Death Drives the Evolution of Life on 'One Strange Rock'

Life never would have evolved on Earth without death. It may seem counterintuitive, but without the natural cycle of life and death and the food chain it created, life never would have evolved from simple, single-celled organisms to the complex creatures that roam our planet today. In a new episode of the documentary series "One Strange Rock," which airs tonight (April 23) on the National Geographic Channel, astronauts explain how death drove the evolution of life on Earth.

"One Strange Rock," which is hosted by Will Smith and narrated by astronauts, tells the story of life on Earth, starting with the violent collisions and "lucky" coincidences billions of years ago that helped make the planet habitable. In last week's episode, retired NASA astronaut Mae Jemison explained how the first living organisms emerged from a few simple ingredients.

The next episode, titled "Survival," shows how death allowed those early life-forms to evolve, bringing biodiversity to a world that was once dominated by microbes. Understanding how this happened on Earth could provide scientists with clues about what extraterrestrial life may look like, the episode explains. [7 Theories on the Origin of Life]

Kurile Lake in in Kamchatka, Russia is a breeding ground for six species of Pacific salmon, which migrate from the ocean to this lake to reproduce. The fish breed only once and die immediately afterward, leaving behind thousands of offspring. This phenomenon is called semelparity, or "big bang reproduction." (Image credit: National Geographic)

"Every creature on Earth evolved its body shape to maximize chances of getting a meal without being eaten," Smith says in the episode. This concept of "eat or be eaten" has been the rule of life ever since the very first life-forms appeared on Earth almost 4 billion years ago. Back then, microbes were the only living things on Earth. It was totally normal for microbes to eat each other, but one exceptional microbial meal may have been responsible for creating more complex life.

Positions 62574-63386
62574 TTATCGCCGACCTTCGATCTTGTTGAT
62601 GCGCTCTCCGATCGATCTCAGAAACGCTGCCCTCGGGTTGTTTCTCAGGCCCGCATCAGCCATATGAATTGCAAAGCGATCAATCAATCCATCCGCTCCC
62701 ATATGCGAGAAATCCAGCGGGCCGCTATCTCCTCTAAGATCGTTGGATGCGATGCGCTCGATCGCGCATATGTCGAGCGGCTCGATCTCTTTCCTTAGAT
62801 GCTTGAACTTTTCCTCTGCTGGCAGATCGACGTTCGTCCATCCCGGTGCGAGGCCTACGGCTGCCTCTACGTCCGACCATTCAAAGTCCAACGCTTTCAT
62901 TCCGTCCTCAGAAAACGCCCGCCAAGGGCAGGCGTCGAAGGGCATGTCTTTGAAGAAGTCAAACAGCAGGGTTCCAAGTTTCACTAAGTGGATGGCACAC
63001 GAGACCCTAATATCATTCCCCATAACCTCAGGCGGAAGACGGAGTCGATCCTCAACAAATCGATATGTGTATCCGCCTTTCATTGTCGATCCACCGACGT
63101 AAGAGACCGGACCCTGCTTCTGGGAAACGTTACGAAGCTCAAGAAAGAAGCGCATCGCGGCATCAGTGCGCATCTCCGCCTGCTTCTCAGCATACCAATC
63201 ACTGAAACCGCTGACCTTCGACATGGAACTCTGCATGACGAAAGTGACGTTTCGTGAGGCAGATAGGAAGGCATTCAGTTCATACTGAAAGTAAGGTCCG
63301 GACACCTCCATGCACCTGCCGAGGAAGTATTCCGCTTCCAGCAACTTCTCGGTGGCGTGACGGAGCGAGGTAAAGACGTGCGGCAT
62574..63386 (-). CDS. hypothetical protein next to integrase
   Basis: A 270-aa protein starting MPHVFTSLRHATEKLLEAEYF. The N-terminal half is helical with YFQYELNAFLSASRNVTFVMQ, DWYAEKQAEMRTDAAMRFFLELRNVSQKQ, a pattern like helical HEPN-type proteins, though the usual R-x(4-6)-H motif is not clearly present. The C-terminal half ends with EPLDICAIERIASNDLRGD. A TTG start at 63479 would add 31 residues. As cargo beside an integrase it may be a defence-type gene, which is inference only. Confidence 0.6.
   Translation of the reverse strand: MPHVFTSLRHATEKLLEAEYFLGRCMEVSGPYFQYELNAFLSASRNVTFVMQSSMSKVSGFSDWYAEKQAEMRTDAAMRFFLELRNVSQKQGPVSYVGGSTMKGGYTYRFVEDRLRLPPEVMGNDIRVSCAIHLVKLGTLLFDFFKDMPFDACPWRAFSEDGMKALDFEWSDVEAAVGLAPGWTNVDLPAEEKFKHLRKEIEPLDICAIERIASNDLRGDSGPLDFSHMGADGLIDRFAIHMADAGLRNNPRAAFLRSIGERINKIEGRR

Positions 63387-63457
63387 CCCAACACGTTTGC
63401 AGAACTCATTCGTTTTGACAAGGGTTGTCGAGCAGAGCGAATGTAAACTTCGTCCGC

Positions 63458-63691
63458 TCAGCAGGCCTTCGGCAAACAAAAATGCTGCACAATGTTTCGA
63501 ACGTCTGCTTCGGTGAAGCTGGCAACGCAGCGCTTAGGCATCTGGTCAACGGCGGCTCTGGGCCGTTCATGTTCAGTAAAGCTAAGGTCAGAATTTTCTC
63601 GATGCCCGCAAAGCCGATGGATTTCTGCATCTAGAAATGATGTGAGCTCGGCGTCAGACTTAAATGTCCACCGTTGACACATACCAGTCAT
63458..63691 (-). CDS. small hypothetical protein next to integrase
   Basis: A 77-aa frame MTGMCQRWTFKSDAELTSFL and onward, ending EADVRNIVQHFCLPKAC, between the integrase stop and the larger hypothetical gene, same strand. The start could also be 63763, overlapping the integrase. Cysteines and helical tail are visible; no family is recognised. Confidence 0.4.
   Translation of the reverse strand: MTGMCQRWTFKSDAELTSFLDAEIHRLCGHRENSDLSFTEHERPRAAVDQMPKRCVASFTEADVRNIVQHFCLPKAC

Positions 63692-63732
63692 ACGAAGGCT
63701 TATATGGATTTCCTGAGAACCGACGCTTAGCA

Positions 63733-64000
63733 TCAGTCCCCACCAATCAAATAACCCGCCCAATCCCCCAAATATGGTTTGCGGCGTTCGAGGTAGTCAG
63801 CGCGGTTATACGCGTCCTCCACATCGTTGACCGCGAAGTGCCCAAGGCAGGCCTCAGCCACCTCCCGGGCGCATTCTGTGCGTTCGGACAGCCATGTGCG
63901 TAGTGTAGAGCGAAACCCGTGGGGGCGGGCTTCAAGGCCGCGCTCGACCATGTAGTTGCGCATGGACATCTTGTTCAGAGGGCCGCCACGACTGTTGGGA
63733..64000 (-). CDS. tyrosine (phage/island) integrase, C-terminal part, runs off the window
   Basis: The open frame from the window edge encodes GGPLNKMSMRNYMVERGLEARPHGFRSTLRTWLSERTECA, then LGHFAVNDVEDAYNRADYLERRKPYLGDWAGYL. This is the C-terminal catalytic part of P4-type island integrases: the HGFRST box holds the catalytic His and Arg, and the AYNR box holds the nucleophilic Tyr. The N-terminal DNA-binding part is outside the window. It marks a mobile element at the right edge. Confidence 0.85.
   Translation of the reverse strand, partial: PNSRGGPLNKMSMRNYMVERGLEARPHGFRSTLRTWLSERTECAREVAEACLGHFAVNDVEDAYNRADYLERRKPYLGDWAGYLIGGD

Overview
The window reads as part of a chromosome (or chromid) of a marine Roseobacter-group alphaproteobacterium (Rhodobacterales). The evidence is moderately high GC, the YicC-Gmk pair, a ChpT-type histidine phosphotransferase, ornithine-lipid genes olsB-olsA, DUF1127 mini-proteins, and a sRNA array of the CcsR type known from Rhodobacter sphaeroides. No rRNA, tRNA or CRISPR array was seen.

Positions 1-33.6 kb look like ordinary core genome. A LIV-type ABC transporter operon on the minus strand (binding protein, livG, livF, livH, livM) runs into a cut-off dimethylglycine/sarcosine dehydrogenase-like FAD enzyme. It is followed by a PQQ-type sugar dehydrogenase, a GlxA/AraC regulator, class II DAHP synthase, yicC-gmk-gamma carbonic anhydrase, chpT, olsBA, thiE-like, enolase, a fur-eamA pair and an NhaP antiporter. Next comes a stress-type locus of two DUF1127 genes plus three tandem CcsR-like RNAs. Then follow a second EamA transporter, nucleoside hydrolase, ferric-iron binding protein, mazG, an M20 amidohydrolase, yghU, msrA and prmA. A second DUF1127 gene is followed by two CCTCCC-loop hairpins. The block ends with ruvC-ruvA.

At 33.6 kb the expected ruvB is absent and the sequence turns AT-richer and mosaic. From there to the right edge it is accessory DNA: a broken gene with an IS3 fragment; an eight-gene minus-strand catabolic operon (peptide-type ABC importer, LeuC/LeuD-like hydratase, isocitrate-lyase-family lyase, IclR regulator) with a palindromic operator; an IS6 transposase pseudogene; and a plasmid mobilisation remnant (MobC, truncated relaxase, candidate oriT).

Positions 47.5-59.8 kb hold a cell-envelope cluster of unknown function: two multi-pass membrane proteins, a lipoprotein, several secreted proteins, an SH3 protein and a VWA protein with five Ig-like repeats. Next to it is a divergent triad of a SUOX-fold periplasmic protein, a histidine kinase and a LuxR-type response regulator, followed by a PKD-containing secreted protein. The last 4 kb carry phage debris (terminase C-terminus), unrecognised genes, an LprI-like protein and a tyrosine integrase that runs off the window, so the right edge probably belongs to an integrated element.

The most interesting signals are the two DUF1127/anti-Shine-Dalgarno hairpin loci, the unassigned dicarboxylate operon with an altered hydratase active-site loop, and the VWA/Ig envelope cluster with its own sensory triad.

Researchers believe that evolution really began when one particular single-celled microbe (known as an archaeon) ingested a bacterium. Instead of being digested, this meal survived inside the archaeon and became a permanent part of its new host. Together, they formed the first complex (or eukaryotic) cell, with the bacterium functioning as a mitochondrion, or the cell's powerhouse.

"This remarkable microbe had a superpower: It generated energy using oxygen, allowing it to extract 15 times more energy from its food," Jemison says in the episode. "This is the moment when life as we know it really began." Thanks to this new complex cell — and especially the mitochondria — life managed to evolve into bigger and more diverse creatures.

If and when humans manage to find extraterrestrial life, it will probably look more like those single-celled organisms than any two-legged humanoids, the astronauts explain in the show.

You can watch the new episode on the National Geographic Channel tonight (April 23) at 10 p.m. EDT/PDT (9 p.m. CDT).

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Hanneke Weitering
Contributing expert

Hanneke Weitering is a multimedia journalist in the Pacific Northwest reporting on the future of aviation at and Aviation International News and was previously the Editor for Spaceflight and Astronomy news here at As an editor with over 10 years of experience in science journalism she has previously written for Scholastic Classroom Magazines, MedPage Today and The Joint Institute for Computational Sciences at Oak Ridge National Laboratory. After studying physics at the University of Tennessee in her hometown of Knoxville, she earned her graduate degree in Science, Health and Environmental Reporting (SHERP) from New York University. Hanneke joined the team in 2016 as a staff writer and producer, covering topics including spaceflight and astronomy. She currently lives in Seattle, home of the Space Needle, with her cat and two snakes. In her spare time, Hanneke enjoys exploring the Rocky Mountains, basking in nature and looking for dark skies to gaze at the cosmos.